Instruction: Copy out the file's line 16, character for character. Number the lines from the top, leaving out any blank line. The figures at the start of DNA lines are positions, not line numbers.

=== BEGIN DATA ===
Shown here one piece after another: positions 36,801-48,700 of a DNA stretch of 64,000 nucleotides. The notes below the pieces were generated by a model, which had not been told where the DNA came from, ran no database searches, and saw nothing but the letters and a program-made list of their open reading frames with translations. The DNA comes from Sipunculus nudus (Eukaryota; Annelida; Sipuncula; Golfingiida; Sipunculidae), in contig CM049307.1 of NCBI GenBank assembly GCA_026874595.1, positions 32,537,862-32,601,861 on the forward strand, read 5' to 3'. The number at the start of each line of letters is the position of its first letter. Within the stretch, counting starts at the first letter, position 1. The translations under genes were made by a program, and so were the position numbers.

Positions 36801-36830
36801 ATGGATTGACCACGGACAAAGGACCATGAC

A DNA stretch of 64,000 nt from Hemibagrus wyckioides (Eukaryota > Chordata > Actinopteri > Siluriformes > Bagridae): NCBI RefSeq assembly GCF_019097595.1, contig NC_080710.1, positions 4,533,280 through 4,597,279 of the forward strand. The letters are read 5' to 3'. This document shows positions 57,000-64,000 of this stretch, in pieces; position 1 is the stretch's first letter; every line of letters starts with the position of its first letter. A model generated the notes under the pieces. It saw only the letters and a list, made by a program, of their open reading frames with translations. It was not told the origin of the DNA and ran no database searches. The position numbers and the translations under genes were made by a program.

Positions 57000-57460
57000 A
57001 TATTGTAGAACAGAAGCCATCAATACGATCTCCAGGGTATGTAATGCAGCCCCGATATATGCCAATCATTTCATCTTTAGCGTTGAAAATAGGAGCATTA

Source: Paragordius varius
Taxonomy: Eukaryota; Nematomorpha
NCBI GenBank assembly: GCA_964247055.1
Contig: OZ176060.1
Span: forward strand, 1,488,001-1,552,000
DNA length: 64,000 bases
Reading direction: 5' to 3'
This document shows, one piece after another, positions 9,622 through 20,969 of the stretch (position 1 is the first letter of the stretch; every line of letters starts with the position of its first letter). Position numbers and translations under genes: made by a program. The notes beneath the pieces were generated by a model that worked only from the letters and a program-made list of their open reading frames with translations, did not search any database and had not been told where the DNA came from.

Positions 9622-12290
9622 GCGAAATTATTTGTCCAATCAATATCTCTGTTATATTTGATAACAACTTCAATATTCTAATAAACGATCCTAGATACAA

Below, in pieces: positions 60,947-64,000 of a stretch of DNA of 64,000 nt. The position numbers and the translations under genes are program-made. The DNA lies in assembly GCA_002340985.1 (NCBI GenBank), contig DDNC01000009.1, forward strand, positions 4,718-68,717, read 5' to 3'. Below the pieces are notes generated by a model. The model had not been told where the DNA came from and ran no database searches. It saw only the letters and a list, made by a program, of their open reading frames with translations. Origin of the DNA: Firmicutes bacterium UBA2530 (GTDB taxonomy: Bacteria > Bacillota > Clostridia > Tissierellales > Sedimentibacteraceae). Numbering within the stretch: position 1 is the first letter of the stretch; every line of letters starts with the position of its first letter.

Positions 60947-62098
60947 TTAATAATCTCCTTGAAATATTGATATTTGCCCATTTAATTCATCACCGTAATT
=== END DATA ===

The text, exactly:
Positions 9622-12290